Sedona isn’t known for nightlife (only a few pubs and saloons open as late as midnight on weekends), but Uptown does boast the Sedona Beer Company which serves craft beers (and a mean fried chicken sandwich) and congenial bars like the Art of Wine, Lacuna Kava Bar, and Oak Creek Brewery.
  • Best Neighborhood for Food and Restaurants: Uptown/West Sedona
    Good restaurants are scattered all around Sedona, increasingly showcasing locally grown produce – including fruits, herbs, fresh trout from Oak Creek, and beef raised on local ranches. Uptown probably has the best selection within walking distance, with highlights including the burgers at Outlaw Grille, Italian food at Hideaway House, and refined contemporary food at Creekside American Bistro. We also like Momo’s Kitchen, a Korean food truck that knocks out excellent bulgogi beef and kimchi.

    In West Sedona, the best restaurants are more spread out along Hwy-89A. Top picks include the Japanese-oriented Angel Kitchen, Gerardo’s Italian Kitchen, and the beautifully located Casa Sedona Restaurant. We also love Señor Bob’s Hot Dogs.

  • Best Neighborhood for Shopping: Uptown
    Uptown is the best place to shop – there are intriguing stores in West Sedona and along the Oak Creek Canyon, but only in downtown Sedona are there enough stores to enable comfortable browsing on foot. Top of the list is the Tlaquepaque Arts & Shopping Village, a charming outdoor mall shaded by sycamores that comprises 50 specialty shops and art galleries, selling everything from bronze sculptures, ceramics, and blown glass to decorative arts, photography, and contemporary jewelry. The nearby Shops At Pinon Pointe is another open-air mall featuring fine art galleries, clothing, and accessories stores as well as gift shops. Just across from Tlaquepaque is the Artist’s Kitchen Shop, while nearby Hummingbird House is a beautiful gift shop with themed rooms (like art & antiques, bath & body, and baby & children).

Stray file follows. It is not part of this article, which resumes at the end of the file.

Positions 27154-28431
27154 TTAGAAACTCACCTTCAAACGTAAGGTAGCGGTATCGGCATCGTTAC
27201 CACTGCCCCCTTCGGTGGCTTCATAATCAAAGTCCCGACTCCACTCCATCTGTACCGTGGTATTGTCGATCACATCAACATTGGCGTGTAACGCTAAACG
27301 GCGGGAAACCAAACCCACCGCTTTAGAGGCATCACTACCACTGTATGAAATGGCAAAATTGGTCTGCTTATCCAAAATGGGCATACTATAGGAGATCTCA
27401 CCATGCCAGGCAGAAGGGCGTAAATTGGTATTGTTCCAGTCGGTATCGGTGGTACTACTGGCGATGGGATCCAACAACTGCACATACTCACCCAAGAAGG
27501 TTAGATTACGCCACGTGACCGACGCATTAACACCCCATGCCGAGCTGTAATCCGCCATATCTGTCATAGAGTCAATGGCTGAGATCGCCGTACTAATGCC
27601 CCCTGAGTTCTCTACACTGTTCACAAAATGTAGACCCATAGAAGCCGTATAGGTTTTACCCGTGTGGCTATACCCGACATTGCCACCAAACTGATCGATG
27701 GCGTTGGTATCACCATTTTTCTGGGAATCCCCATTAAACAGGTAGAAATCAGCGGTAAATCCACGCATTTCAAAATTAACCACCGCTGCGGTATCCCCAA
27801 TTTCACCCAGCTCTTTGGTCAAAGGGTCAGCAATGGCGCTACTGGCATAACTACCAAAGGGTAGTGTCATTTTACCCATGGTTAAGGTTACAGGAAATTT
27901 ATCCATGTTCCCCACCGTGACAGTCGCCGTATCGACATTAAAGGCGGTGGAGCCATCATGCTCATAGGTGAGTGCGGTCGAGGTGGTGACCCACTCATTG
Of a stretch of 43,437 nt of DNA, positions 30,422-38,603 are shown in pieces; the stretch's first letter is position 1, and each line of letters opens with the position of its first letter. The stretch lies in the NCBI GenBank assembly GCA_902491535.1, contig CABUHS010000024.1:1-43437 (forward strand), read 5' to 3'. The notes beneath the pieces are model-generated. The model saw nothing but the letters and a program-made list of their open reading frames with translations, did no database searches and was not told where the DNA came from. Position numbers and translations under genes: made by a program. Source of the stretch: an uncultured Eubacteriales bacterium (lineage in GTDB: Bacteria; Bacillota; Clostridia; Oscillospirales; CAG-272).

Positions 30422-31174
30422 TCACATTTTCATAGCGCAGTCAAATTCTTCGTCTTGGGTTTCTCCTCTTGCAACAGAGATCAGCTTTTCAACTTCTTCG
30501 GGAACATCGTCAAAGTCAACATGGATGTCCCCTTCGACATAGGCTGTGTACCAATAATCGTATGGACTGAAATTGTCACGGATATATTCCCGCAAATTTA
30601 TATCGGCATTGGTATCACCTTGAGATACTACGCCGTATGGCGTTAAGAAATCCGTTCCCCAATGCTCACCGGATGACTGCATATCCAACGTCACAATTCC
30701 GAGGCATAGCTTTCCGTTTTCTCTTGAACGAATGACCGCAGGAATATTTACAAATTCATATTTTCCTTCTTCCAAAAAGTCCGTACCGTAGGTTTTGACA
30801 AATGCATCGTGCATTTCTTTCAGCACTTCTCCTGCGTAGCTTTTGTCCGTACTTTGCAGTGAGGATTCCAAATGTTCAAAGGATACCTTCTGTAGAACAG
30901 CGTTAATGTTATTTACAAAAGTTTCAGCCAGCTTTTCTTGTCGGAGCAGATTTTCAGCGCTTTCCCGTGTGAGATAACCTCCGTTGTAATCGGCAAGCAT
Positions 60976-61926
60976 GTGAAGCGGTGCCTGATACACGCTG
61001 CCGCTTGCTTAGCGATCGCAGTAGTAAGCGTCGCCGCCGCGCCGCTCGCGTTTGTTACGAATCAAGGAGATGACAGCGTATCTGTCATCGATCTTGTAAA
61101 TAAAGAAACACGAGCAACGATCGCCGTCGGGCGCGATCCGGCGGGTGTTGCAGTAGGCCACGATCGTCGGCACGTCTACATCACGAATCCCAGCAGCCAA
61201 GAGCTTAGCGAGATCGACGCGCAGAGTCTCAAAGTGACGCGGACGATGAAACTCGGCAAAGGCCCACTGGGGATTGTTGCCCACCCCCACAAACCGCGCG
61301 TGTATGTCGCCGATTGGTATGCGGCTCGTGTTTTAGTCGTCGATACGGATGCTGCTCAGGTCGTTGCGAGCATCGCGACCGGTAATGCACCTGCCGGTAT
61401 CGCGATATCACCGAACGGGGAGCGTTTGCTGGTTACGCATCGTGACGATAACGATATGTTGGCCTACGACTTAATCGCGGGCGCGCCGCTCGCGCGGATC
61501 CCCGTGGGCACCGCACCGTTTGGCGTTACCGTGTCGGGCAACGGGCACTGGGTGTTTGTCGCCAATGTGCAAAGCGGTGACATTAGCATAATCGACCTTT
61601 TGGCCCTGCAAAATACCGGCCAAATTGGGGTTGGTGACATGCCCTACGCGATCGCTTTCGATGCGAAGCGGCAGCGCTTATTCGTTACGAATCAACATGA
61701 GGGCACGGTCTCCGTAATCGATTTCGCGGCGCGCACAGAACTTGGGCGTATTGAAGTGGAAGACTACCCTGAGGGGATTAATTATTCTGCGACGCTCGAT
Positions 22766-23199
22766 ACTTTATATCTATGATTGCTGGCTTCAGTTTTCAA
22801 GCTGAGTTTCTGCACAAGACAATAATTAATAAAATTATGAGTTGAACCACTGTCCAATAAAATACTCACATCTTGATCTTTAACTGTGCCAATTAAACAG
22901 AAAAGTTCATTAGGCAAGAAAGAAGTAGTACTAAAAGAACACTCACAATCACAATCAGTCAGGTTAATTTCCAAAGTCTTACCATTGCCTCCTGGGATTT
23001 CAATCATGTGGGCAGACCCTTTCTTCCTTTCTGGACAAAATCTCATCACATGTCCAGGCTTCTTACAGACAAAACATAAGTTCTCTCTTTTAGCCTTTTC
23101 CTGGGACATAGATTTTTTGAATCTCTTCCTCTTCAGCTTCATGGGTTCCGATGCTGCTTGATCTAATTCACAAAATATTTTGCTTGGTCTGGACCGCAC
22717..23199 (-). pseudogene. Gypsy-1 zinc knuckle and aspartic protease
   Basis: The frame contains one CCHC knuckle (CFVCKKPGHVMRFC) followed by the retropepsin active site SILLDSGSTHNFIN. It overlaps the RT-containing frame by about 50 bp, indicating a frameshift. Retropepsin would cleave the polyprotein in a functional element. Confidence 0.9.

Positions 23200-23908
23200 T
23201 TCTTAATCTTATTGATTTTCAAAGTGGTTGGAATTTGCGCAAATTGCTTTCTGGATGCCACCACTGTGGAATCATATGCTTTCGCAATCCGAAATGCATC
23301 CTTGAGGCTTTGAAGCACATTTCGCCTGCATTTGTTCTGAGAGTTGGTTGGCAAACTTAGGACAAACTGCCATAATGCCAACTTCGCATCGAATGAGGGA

Other highlights include local clothing at Sedona Artwear & Shirt Co; women’s clothes at Dahling It’s You; gifts at The Hangin Tree, Sedona Sunset, and Scorpion on the Porch; New Age items at Sedona Crystal Vortex; and Native American arts and crafts at Clear Creek Trading Co, Bearcloud Art Gallery, and Garland’s Navajo Rugs.

  • Best Neighborhood for Budget Accommodation: West Sedona
    Staying in Sedona is never cheap, but (relatively) budget accommodation does exist, with the best options in West Sedona. Assuming you have a car, you won’t miss out staying here since West Sedona is a short ride from Uptown and is close to major attractions such as Airport Mesa, Thunder Mountain, and Red Rock State Park. There are also plenty of restaurants and stores strung out along Hwy-89A, the main drag. Sugar Loaf Lodge and White House Inn are solid budget choices here.

The 4 Best Neighborhoods in Sedona for Tourists

1. Uptown (Downtown Sedona)

Uptown is Sedona’s downtown area and its historic core, home to some of its best restaurants, shops, and accommodations (the local visitor center and Pink Jeep tours are also based here). Though the redrock surroundings are stunning, the town itself sports a mixture of styles and the main drag, Hwy-89A, looks more like a strip mall at first – the best accommodations and spas lie off the main road. Highlights include the Sedona Arts Center, housed in an old fruit-packing barn and featuring work by local artists; Sedona Heritage Museum, which chronicles local history; and the huge Tlaquepaque Arts & Shopping Village, where you can buy local arts and crafts. It’s also worth stopping by Winery 1912, which showcases the wines of southeast Arizona.